Firing back at AT&T, the Federal Trade Commission argues in new court papers that it retains authority to sue the telecom for throttling subscribers with “unlimited” data plans.
AT&T says that the new net neutrality rules protect it from enforcement actions by the FTC, which lacks authority over common-carrier services. Those rules, approved last month by the Federal Communications Commission, reclassify broadband as a common-carrier service.
The FTC counters that AT&T's interpretation of the law “would lead to illogical and absurd results.”
“AT&T wrongly argues ... that the FTC loses all authority to continue its lawsuit the moment that reclassification goes into effect,” the agency says in papers filed with U.S. District Court Judged Edward Chen in the Northern District of California. “In fact, the FTC remains 'empowered' to seek the court’s full panoply of equitable relief for AT&T’s pre-reclassification conduct.”
The agency adds that accepting AT&T's argument could lead to “untenable” results. “Suppose a company reaped millions of dollars with an inadequately disclosed continuity program, services related to selling goods on eBay... Then, upon learning of a potential FTC enforcement action, the company ceased its practices and instead used its technical expertise and infrastructure to become a small ISP,” the FTC writes. “At that moment, according to AT&T’s reasoning, the FTC would be unable to continue its suit.”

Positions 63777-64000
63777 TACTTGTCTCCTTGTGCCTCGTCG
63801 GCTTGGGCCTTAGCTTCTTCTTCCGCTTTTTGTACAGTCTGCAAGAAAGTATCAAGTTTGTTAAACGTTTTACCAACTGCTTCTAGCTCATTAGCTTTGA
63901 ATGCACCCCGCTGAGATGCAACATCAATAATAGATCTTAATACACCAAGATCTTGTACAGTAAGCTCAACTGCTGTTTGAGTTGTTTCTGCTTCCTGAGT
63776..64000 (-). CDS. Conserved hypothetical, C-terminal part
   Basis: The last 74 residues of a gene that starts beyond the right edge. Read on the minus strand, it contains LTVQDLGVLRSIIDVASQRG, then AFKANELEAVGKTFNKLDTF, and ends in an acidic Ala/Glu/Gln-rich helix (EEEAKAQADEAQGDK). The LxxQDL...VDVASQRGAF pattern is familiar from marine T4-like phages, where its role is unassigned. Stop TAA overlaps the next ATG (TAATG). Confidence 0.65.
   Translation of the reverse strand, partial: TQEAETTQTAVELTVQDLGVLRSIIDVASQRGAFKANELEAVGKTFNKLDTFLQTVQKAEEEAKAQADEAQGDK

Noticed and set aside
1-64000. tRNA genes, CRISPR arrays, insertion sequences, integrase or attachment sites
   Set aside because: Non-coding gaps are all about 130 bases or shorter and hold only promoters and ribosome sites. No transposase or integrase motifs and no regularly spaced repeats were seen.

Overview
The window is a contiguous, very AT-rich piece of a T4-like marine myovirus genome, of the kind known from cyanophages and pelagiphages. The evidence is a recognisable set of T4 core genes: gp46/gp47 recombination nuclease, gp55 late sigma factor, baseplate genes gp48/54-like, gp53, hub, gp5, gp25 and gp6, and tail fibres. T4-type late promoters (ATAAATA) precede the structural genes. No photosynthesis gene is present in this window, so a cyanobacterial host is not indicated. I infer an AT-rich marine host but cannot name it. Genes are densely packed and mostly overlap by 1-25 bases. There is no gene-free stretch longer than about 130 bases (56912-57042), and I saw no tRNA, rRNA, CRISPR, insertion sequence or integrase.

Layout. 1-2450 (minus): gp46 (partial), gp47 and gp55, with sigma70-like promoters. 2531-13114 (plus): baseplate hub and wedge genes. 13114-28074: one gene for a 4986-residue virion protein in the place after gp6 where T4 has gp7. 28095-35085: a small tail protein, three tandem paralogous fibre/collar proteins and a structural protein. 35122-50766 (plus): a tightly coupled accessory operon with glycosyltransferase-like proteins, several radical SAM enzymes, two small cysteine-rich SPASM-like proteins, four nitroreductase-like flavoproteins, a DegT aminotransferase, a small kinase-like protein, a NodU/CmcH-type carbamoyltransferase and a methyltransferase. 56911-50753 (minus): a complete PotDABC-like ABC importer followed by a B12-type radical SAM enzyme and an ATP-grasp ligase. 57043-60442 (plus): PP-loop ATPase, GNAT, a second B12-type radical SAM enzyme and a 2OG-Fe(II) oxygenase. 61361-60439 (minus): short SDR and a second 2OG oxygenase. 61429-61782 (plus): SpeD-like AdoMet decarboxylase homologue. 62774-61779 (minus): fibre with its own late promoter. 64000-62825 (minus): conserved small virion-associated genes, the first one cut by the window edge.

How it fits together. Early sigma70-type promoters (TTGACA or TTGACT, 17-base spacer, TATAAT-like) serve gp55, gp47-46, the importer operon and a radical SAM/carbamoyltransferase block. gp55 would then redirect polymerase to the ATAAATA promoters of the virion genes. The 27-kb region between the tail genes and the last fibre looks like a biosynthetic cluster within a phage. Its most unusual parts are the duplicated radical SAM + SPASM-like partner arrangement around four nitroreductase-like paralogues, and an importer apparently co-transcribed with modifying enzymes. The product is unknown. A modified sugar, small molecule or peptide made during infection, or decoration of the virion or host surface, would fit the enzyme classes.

The battle between the telecom and regulators dates to October, when the FTC alleged that AT&T's practice of throttling mobile users who pay for unlimited data is unfair and deceptive. Since 2011, AT&T has been slowing the mobile broadband speeds of “unlimited” customers who exceed a data cap. To date, the company has slowed down more than 3.5 million customers, according to the FTC.
AT&T began throttling unlimited users soon after introducing “tiered” billing plans, which require customers to pay for a monthly allotment of data. The wireless provider still allows longtime users who previously had unlimited plans to avoid pay-per-byte billing, but slows some of them down after they hit a cap of either 3GB a month for customers on the 3G and HSPA+ networks, or 5 GB a month for people using the LTE network.
In January -- one month before the FCC reclassified broadband service -- the telecom asked Chen to dismiss the lawsuit on the grounds that the FTC lacks authority over common carriers. The FTC urged Chen to reject AT&T's position on the grounds that mobile data wasn't at the time a common-carrier service
The following month, immediately after the FCC voted to reclassify broadband, the FTC and AT&T said they wanted to submit new arguments. Last week, the FTC said that it was “inconceivable” that the new net neutrality rules could deprive the agency of jurisdiction retroactively.